Major Jackson—a poetry fellow of the Guggenheim Foundation and the National Endowment for the Arts—joins Washington State University’s Visiting Writers Series for a virtual reading of his work March 1 at 7 p.m. The event, a joint venture of the WSU Pullman and Vancouver campuses, will be broadcast live on YouTube.
Jackson, author of five poetry collections, including his latest, The Absurd Man (2020), recently joined Vanderbilt University in Nashville as the Gertrude Conaway Vanderbilt Professor of English. His first book, Leaving Saturn (2002), won the Cave Canem Poetry Prize. He has been a fellow at the Bread Loaf Writers’ Conference and won numerous other awards, including a Pushcart Prize. His poems and essays appear in such publications as The New Yorker, Paris Review, Tin House and multiple volumes of Best American Poetry. Jackson serves as poetry editor of the Harvard Review.
A Philadelphia native, Jackson pursued accounting at Temple University. After college he took a job as finance director at Philadelphia’s Painted Bride Art Center, where he developed a taste for art and activism. He turned to a brief career as a literary critic and journalist of the hip-hop scene before heading off to the University of Oregon to earn his Master of Fine Arts in poetry. He spent 18 years as a professor of English at The University of Vermont.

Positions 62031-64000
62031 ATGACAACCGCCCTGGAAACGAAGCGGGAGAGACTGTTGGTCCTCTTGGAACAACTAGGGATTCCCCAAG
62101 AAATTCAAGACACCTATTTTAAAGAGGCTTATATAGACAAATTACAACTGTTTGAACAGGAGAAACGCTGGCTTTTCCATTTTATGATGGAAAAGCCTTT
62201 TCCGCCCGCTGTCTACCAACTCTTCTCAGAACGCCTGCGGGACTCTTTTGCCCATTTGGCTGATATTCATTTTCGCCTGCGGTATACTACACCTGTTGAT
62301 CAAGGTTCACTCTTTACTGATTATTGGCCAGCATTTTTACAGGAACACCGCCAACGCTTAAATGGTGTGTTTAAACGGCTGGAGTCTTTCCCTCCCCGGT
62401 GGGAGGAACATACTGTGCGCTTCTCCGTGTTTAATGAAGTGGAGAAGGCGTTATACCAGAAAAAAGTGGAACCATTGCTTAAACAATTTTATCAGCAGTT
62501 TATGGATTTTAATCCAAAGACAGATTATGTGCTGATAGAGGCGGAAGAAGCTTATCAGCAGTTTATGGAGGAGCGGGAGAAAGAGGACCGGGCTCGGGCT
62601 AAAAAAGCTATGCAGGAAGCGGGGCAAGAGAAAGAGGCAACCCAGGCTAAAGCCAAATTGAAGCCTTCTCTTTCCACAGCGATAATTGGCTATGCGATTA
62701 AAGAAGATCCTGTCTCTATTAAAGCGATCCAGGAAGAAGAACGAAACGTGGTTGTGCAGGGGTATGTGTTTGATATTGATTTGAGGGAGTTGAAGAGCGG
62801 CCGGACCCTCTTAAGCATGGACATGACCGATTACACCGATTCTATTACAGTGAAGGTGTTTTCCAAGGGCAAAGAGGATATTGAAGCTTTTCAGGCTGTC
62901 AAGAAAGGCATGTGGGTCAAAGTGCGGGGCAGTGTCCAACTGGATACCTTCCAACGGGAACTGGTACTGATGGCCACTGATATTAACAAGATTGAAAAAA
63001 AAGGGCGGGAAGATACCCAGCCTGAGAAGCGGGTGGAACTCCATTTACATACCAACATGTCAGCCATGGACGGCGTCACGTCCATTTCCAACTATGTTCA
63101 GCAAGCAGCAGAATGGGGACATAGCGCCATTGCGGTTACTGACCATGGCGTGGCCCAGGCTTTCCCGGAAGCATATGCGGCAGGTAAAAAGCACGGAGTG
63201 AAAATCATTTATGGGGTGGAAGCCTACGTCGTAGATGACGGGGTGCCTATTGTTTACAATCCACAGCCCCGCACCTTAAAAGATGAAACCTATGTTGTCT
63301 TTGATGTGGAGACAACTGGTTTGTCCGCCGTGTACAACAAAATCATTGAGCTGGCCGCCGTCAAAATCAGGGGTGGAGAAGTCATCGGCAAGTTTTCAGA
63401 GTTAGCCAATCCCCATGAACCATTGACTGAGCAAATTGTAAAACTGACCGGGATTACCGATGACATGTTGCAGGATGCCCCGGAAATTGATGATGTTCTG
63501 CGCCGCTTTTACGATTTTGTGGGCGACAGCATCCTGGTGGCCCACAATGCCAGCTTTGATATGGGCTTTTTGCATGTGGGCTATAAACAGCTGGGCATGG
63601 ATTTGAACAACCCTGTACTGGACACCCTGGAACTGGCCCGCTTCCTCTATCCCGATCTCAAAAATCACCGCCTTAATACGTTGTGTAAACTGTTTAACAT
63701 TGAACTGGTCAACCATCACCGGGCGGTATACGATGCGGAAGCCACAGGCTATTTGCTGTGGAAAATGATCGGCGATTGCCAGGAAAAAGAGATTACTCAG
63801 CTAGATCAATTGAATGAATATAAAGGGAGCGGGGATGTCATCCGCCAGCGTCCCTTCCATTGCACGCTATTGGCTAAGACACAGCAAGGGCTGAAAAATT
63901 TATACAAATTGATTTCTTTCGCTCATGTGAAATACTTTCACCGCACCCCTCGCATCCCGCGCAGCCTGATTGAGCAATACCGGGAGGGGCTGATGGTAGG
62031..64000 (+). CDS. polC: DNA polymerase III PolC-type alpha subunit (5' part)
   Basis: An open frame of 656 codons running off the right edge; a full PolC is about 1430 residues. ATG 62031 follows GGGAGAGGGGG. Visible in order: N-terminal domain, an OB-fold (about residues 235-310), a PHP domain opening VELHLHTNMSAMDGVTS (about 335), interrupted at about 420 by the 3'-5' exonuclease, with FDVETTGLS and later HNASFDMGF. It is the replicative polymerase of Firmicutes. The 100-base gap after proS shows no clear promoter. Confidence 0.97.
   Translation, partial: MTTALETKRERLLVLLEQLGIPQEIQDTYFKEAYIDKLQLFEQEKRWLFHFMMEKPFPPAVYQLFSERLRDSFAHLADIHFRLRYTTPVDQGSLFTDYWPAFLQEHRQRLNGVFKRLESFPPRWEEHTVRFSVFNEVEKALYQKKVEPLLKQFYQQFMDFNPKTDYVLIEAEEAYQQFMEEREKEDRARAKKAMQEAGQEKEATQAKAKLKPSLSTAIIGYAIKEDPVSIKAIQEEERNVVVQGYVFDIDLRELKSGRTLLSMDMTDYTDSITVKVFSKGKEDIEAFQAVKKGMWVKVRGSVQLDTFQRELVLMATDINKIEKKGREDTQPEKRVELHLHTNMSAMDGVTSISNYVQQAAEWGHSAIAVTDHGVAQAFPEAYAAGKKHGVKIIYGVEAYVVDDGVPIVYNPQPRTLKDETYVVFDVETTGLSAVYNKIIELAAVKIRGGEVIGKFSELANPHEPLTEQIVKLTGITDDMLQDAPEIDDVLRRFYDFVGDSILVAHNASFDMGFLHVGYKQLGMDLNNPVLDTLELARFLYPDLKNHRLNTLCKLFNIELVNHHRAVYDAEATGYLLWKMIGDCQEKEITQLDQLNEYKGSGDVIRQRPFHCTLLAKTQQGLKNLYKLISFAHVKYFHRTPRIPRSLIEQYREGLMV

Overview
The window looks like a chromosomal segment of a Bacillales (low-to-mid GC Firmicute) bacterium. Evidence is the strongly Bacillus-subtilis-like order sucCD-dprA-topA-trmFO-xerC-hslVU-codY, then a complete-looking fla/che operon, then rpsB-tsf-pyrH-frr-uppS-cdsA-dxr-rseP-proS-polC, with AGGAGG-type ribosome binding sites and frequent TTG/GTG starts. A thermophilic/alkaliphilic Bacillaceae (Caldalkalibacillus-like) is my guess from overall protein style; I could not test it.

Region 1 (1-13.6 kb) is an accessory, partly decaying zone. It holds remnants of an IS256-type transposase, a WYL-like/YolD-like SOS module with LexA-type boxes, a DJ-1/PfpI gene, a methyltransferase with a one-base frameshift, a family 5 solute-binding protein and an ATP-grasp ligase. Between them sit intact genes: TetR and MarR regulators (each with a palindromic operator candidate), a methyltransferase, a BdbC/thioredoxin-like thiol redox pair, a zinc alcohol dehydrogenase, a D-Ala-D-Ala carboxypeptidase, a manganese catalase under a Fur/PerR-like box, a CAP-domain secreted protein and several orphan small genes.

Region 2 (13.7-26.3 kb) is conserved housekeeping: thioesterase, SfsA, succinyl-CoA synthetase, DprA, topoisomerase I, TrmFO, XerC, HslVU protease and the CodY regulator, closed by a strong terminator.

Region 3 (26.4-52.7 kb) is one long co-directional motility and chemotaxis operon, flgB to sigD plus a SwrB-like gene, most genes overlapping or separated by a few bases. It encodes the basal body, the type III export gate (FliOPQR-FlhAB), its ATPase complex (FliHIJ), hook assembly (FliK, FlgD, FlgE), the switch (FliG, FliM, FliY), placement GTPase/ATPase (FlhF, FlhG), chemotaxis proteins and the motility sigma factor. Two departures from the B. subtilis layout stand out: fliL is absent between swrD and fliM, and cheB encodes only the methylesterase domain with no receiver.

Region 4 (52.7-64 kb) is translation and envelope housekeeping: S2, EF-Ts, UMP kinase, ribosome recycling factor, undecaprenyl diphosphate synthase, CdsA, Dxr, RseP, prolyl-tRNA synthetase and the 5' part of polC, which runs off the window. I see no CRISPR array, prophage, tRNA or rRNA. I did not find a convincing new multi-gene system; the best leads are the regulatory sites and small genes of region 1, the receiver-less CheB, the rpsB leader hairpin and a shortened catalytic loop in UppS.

Jackson recently told an interviewer at Vanderbilt that art “can be an immense tool for community-gathering. We are less alone when we hear the human condition articulated in a poem or essay.”
The event will last one hour, including time for questions from the audience. For more information, contact Cameron McGill at email@example.com.
The WSU Visiting Writers Series proudly works with the following partners: WSU Vancouver College of Arts and Sciences; WSU Vancouver Library; WSU Vancouver Council on Equity, Diversity and Inclusion; WSU Vancouver Office of Student Equity and Outreach; WSU Vancouver Office of Academic Affairs; WSU Tri-Cities Writing Center; WSU Common Reading Program; Associated Students of WSU Vancouver and Pullman; and Landscapes, The Student Literary Journal.